What do millennials want?

What do millennials want?

Tuesday, February 28, 2017 Posted by Sam Cooke
Coverage of the ICE 2017 panel session on millennials and personalisation

Millennials. All businesses want them, but how do you talk to them? Can you talk to them if you’re not on social media? Do they even talk at all? This session at ICE sought to provide all of these questions with answers from this panel of marketing experts.

Stefano Gorgoni, Head of Inbound Marketing at Hero Gaming opened the session by talking about what constitutes normal betting behaviour these days, and asked the audience to consider what’s next with mobile. He stated that personalisation is what’s changing today, with data meaning we can be directly offered markets that are, or should be, of most interest to us.

He brought up Alexa (the Amazon product) and the option to use voice activation to gamble. Gorgoni also discussed the future of sports and ‘the third venue’. The expectation is that there’ll be venues for people to attend via a virtual stadium. He then moved onto the discussion of what we’ll be betting on. As it began to sound more and more like a sci-fi novel, Gorgoni brought up the potential of people betting on robot sports and genetically modified humans with the ‘Trans-Human Olympic Games’.

Whether this is what the millennials will be betting on in their retirement is for now neither here nor there but regardless, this generation will have a long lasting impact on the betting industry. This generation is, in Gorgoni’s words, spending ‘more money on entertainment than any other in history’. Are millennials loyal? Gorgoni said very much so, as long as the company shares the same values then they won’t switch brand.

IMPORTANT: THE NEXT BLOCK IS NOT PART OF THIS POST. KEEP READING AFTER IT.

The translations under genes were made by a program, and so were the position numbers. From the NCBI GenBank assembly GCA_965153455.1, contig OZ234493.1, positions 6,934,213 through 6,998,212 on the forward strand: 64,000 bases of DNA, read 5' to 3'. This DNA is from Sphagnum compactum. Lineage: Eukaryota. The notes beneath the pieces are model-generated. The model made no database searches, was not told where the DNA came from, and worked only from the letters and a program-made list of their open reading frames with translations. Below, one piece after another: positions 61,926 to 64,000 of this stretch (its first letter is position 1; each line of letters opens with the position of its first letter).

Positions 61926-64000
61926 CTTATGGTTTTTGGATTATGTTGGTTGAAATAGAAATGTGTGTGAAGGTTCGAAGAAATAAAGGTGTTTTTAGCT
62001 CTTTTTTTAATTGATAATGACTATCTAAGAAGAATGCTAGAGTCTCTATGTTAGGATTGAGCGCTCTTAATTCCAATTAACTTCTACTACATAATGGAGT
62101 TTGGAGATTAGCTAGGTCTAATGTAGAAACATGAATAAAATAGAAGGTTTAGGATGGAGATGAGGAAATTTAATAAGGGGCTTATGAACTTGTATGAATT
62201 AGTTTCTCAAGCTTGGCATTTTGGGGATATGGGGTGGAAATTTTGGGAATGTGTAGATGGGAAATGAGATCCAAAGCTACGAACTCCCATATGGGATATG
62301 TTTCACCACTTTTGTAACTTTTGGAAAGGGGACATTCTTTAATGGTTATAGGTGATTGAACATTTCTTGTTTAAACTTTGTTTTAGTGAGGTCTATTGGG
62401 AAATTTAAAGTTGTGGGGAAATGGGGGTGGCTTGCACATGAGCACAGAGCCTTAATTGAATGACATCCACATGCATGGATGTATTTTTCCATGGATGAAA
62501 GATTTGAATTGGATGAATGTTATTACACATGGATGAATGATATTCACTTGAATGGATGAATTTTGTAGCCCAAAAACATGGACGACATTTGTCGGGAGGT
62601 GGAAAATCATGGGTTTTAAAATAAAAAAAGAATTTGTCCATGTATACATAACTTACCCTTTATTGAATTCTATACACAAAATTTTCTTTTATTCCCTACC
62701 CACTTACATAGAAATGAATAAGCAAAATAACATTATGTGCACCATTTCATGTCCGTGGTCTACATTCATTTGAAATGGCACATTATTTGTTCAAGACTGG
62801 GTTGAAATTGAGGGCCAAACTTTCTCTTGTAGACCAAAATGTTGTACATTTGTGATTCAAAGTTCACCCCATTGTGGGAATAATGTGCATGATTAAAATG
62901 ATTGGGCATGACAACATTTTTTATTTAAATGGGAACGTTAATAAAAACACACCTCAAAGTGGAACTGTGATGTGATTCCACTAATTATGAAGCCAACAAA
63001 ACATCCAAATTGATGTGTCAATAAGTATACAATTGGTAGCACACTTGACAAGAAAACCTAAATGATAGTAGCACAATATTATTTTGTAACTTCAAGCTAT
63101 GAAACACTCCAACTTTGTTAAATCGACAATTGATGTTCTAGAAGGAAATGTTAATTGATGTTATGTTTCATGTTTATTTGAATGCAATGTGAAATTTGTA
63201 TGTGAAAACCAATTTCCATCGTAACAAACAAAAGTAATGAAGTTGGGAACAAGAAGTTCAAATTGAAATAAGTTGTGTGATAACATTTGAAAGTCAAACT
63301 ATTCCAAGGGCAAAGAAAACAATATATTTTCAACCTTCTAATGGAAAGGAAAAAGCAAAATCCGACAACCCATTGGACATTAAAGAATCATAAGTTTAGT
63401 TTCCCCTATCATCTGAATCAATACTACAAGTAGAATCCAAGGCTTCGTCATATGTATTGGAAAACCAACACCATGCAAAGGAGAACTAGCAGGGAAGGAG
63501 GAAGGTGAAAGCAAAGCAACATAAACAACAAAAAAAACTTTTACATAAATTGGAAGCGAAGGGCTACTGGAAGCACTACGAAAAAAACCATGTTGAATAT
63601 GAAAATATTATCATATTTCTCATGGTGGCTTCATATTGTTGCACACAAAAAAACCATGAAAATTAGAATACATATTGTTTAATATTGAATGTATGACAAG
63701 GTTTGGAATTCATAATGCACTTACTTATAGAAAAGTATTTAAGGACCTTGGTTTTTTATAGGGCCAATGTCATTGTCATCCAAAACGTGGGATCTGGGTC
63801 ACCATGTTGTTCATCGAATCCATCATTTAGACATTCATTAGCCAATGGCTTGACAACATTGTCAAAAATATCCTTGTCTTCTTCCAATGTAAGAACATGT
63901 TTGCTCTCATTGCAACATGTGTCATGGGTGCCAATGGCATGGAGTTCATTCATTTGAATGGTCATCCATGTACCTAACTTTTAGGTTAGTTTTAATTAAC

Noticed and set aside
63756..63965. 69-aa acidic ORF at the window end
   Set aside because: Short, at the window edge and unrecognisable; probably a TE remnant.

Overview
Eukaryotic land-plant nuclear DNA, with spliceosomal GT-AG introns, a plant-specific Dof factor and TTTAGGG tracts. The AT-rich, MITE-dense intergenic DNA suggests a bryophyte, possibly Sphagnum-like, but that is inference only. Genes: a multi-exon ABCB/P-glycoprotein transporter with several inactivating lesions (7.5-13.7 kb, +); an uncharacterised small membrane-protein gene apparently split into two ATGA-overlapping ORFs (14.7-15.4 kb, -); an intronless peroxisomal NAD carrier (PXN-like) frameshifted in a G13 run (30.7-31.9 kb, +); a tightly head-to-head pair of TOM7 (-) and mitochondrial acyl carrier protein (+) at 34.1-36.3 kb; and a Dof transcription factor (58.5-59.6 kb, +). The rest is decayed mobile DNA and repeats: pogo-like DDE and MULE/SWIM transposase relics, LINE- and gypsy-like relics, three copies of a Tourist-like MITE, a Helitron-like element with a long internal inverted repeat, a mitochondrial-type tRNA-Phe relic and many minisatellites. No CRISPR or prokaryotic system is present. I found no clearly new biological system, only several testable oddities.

He brought up Amazon again as an example and noted that it’s a great example of a site that uses personalisation effectively with suggested purchases. Gorgoni closed by saying that the key is to suggest relevant content, and that it’s as important to de-prioritize irrelevant content.

Adrian Neilan, Former CEO, Irish Greyhound Board stated that this millennial generation spends one day a week on their devices. He also noted how younger generations are keen on crowdsourcing, and how if they like you, they can be fantastic brand advocates.

Neilan went on to discuss psychographics, this is the why they’re buying or consuming a product and so is incredibly valuable in marketing. Psychographics are about values, lifestyle and attitude. He stated that this generation look for fun, a short and transparent message and, vitally, instant gratification.

Neilan stated that “there can’t be a delayed response”. Reviews are important because they will check online first, and overall they’re engaged, they’re vocal and they’re not passive. He brought up the importance of video, as they’ll engage with this across devices more and more. Trust too, Neilan noted as a key component and that within this word of mouth remains by far the strongest form of advertising. Also, he said that millennials will give up their information willingly if it makes their experience better or easier.

Honing in on the audience, Neilan addressed a major ongoing debate in the wider gambling industry right now. This is the battle to change the perception of racing, and how this can be turned around to attract Generation Y and millennials. He noted Hong Kong Jockey Club’s bid to do this via their stadia design has been impressive, and others should look to emulate this model.

Totally Gaming says: Transparency and instant gratification seem to be the key factors in attracting and retaining millennials as customers whichever business you operate in, gambling included.

Latest
No alternative text provided

Argyll switches to entertainment focused SportNation.bet

No alternative text provided

GambleAware targets industry support to boost brand awareness

No alternative text provided

Titanbet censured over expired Grand National promotion

Early Android leaders: Sporting Index rolls out spread betting app

Gaming Products & Services Directory

The essential directory for the gaming industry